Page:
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Math Help - Topological counterexample

  1. #1
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    Topological counterexample

    How do I show, I am assuming by example, that X can be homeomorphic to a subspace of Y and Y is homeomorphic to a subspace of X but X and Y are not homeomorphic?

    I have tried things involving the indiscrete and the discrete topologies as these seemed simple to work with, however I have been unable to come up with anything.

    Edit: I have added an extra question later on in the thread that I am stuck on.
    Last edited by ihateyouall; September 2nd 2010 at 03:25 AM.
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  2. #2
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    You're making it too complicated I'm afraid. Can you think of two subsets of \mathbb{R}, with the usual topology, which would work in this case?
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  3. #3
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    I thought about this before. I was finding difficulty because I was considering using something like rationals as one subspace however this does not seem so easy to get to be homeomorphic to a subset of something. If one set is countable and the other is uncountable then it would seem that I will have problems getting the larger to be homeomorphic to a subset of the smaller; so I think I might need to have two uncountable sets, or maybe some countable ones. I don't think that I can have two intervals as these would be homeomorphic. Any ideas?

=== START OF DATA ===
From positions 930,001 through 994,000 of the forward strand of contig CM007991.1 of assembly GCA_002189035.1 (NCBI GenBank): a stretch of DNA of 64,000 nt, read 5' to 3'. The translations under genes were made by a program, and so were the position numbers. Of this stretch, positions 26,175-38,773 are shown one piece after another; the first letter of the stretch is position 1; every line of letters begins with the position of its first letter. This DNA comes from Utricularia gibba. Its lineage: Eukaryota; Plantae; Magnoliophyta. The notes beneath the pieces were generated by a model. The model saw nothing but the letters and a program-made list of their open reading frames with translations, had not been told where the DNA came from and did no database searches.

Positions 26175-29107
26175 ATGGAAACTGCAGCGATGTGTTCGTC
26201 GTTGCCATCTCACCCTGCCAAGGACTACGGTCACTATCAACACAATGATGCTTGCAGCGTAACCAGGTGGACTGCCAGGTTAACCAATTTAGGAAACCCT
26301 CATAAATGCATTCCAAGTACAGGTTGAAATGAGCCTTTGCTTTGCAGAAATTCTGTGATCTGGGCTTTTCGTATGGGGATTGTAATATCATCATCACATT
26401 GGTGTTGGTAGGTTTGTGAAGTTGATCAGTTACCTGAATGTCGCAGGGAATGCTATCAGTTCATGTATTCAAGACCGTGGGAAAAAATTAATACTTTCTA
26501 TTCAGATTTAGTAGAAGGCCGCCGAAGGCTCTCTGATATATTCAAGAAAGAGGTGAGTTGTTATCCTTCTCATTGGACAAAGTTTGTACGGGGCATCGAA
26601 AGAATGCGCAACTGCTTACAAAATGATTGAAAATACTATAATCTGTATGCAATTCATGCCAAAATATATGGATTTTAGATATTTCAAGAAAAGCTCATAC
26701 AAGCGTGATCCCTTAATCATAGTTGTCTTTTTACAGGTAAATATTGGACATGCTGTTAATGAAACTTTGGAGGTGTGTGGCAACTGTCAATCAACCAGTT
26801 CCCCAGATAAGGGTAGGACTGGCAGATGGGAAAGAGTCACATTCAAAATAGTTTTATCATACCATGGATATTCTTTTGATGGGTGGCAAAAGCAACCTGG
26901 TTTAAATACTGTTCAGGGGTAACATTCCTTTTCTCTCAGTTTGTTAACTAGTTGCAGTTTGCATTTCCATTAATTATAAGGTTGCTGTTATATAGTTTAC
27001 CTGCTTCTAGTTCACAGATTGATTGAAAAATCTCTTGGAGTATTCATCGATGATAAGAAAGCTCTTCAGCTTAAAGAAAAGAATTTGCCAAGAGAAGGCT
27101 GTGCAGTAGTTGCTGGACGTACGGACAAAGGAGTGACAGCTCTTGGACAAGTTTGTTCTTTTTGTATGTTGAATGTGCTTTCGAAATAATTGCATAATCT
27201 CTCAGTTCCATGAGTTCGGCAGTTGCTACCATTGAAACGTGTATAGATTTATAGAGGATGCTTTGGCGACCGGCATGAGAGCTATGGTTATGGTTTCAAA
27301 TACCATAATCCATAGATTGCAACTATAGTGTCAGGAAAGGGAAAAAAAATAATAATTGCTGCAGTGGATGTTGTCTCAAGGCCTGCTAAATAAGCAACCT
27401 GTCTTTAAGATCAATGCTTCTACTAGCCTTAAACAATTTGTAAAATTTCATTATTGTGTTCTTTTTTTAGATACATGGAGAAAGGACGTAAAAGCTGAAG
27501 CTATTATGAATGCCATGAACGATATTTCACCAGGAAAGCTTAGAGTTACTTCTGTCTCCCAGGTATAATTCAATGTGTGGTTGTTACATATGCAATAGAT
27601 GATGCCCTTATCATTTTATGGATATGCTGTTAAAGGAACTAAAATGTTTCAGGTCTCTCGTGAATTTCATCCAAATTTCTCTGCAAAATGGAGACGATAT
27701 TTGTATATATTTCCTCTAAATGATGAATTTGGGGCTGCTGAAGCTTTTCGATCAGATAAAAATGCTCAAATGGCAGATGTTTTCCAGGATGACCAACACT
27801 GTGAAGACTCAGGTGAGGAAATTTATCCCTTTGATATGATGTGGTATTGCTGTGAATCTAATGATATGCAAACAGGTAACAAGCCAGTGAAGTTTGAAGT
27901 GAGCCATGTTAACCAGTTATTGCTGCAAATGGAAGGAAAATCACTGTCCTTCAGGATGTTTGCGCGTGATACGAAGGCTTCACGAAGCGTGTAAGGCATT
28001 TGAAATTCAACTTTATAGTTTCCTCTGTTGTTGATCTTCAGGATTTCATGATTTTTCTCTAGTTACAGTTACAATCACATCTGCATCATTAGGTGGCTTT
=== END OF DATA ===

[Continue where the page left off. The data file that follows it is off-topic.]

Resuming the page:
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  4. #4
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    What about [0,1] and (0,1)?
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  5. #5
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    Of course.
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  6. #6
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    I am sorry to ask again but I have a related problem. I have to find X, Y which are not homeomorphic but for whom X*I and Y*I are, where I is the unit interval with the normal topology. I am thinking that I must have to make some move in the added 'dimension' to the space X*I that gets to something that can be called Y*I and the move does not correspond to something valid for homeomorphism in the non-extended state. I have the hint to consider a disk with two arcs attached. Any ideas?
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